Peres family extends mourning period to meet huge demand

While the shiva mourning period for Israel’s ninth president technically ended when the Jewish New Year began, there were many people who still wanted to express their sympathy and personal grief.

By
October 5, 2016 20:27
2 minute read.
Peres memorial at the Knesset

Peres memorial at the Knesset. (photo credit: AMOS BEN GERSHOM, GPO)

After some 50,000 people passed the casket of Shimon Peres as it lay in state in the Knesset, one might expect a lull in those wanting to pay their respects.

While the shiva mourning period for Israel’s ninth president technically ended when the Jewish New Year began, there were many people who still wanted to express their sympathy and personal grief. In response, the Peres family agreed to continue sitting at the Peres Center for Peace in Jaffa until Thursday evening. The people who waited on Wednesday to exchange a few words with the former president’s daughter, two sons and several grandchildren present, extended in a line the length of the very large lobby. Another, slightly shorter line awaited visitors once they passed through the door of the spacious library where the mourners sat.

People of different faiths and age groups waited, some in attire that signified their ethnicity and religion. There were also tourists, people in wheelchairs, and others who walked with the aid of canes, walkers or crutches. They all made the effort to indicate that they cared, that they too felt bereaved.

Near the lobby entrance, floral tributes were arrayed near memorial candles – some lit by visitors, some waiting to be lit, and others whose flame had expired. There were large portraits of Peres, both formal and informal. One formal painting hung by the candles while the national flag and peace flag of the Peres Center flanked the floral displays.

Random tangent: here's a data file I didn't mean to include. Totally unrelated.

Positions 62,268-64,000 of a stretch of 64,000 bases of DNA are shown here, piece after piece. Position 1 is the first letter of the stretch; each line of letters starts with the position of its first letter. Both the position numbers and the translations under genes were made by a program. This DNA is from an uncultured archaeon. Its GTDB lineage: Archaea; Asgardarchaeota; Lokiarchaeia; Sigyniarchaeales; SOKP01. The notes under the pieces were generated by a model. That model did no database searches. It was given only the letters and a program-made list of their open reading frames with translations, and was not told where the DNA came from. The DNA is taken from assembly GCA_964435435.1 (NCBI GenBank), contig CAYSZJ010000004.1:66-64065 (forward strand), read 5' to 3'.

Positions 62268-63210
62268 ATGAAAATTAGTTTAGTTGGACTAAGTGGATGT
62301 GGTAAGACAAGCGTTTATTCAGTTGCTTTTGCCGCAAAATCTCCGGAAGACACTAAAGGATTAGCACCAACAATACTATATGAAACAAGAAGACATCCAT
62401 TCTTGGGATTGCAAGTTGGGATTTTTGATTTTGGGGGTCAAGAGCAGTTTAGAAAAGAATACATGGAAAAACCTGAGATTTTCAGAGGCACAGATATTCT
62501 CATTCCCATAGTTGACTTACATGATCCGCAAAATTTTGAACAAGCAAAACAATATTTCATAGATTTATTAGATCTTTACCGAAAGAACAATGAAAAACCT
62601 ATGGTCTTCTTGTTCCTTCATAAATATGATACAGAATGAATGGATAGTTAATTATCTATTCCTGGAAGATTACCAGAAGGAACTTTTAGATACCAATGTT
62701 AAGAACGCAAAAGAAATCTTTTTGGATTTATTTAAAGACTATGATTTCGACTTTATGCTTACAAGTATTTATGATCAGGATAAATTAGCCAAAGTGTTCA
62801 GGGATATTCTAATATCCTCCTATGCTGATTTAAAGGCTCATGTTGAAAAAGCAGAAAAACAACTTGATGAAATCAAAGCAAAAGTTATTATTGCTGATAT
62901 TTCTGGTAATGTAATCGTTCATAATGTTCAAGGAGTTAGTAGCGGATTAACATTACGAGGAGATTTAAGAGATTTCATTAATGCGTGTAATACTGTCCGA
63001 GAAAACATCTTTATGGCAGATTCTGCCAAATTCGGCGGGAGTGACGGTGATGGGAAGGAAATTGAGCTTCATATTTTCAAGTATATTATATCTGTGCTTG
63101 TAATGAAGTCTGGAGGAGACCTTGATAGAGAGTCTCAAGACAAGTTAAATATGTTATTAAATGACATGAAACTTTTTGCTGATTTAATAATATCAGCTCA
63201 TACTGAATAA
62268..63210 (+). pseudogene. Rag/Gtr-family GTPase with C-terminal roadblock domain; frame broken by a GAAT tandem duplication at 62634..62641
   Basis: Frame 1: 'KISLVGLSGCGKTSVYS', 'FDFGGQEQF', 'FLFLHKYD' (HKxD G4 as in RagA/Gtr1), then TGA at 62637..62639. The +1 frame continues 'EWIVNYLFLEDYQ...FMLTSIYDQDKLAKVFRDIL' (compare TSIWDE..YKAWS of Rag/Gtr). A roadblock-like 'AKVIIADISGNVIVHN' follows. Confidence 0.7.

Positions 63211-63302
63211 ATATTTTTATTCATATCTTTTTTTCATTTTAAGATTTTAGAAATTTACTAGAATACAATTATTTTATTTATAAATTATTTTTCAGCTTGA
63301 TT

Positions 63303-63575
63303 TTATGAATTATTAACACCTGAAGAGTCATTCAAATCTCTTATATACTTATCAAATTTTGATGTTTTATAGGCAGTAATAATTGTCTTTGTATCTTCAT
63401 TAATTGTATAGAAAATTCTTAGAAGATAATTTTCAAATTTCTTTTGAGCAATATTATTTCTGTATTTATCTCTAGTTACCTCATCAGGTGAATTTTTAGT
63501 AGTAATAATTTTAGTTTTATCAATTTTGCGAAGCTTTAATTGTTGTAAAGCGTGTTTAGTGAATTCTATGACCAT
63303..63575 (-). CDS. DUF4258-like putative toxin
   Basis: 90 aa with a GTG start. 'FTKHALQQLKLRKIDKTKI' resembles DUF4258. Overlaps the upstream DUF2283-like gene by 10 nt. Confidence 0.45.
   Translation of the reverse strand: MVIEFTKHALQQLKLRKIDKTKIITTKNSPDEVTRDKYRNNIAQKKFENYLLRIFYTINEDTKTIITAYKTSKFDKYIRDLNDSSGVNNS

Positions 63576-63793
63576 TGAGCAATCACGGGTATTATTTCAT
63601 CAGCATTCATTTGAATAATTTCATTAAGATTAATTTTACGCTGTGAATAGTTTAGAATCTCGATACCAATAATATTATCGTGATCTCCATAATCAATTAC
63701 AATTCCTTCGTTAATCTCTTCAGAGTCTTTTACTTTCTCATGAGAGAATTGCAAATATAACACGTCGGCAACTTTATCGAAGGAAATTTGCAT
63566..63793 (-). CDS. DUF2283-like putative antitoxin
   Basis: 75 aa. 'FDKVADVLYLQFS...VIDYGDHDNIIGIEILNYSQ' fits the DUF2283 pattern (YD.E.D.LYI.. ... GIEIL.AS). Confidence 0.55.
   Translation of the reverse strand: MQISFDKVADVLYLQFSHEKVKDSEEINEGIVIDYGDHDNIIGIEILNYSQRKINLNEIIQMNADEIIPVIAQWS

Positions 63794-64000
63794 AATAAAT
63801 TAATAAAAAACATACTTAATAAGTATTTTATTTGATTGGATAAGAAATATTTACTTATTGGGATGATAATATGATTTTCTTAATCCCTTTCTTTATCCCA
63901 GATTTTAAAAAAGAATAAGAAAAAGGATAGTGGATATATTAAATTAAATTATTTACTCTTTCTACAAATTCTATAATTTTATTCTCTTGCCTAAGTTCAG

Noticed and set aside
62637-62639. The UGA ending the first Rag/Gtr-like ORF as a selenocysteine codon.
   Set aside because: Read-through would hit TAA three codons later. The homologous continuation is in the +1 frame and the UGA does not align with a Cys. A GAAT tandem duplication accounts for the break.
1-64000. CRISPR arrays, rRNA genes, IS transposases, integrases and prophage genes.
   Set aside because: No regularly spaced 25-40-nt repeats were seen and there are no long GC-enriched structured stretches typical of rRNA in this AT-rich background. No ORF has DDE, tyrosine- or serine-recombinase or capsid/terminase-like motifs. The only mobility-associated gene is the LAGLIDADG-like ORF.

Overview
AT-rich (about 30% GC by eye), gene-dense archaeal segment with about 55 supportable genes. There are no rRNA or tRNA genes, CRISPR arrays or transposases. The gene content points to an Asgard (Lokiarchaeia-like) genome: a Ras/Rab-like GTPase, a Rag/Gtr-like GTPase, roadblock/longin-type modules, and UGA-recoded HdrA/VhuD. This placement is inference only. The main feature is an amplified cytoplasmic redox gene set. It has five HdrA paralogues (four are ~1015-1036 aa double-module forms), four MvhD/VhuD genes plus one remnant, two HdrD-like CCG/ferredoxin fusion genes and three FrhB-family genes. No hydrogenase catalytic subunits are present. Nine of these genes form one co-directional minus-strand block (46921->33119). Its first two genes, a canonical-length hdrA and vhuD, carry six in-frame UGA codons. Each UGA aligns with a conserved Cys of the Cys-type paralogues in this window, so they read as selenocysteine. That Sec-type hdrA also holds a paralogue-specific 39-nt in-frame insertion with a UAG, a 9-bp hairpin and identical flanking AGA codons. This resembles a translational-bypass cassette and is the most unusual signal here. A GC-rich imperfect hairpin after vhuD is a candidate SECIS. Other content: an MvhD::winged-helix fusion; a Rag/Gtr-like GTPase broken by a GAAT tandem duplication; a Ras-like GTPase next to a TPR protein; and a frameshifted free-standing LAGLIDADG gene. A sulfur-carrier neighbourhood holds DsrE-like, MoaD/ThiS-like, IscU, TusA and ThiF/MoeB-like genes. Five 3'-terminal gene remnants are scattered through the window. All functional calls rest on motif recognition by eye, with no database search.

A condolence book was available in which people could inscribe their feelings. Hardly anyone penned only two or three lines. Long sagas were written in many languages. Here too, people waited patiently for their turn to leave something of their feelings.

Professor Rafi Walden, the late president’s son-in-law and personal physician, served as the family’s equivalent of secretary of state. He graciously moved through the lobby, thanked people for coming, swapped reminiscences with familiar figures, especially with the Labor Party’s old guard and Israeli diplomats who greeted Peres at airports around the world.

A Druse delegation was ushered in almost immediately upon arrival without any complaint from those who had waited so long to offer condolences to mourners in the Peres family.

One wall of the lobby featured illustrations of activities and projects of the Peres Center, which for 20 years has fostered peaceful coexistence. The Center was built deliberately on the Mediterranean shoreline of Jaffa, which has as mixed an Arab Jewish demography as anyone could wish for. On the opposite wall were Peres memorabilia – photos of Peres at different stages of life and with people whose names are also prominent in Israel’s history.

The Nobel Prize citation was also on display, along with a personal letter from Israeli astronaut Ilan Ramon, in which he commended Peres’s leadership and vision and thanked him for the chance to represent Israel in space. A post script indicated that the letter was strictly private and not for distribution to the media, but now that both are no longer alive, the Peres Center thought it appropriate to display the letter from one realistic dreamer to another.


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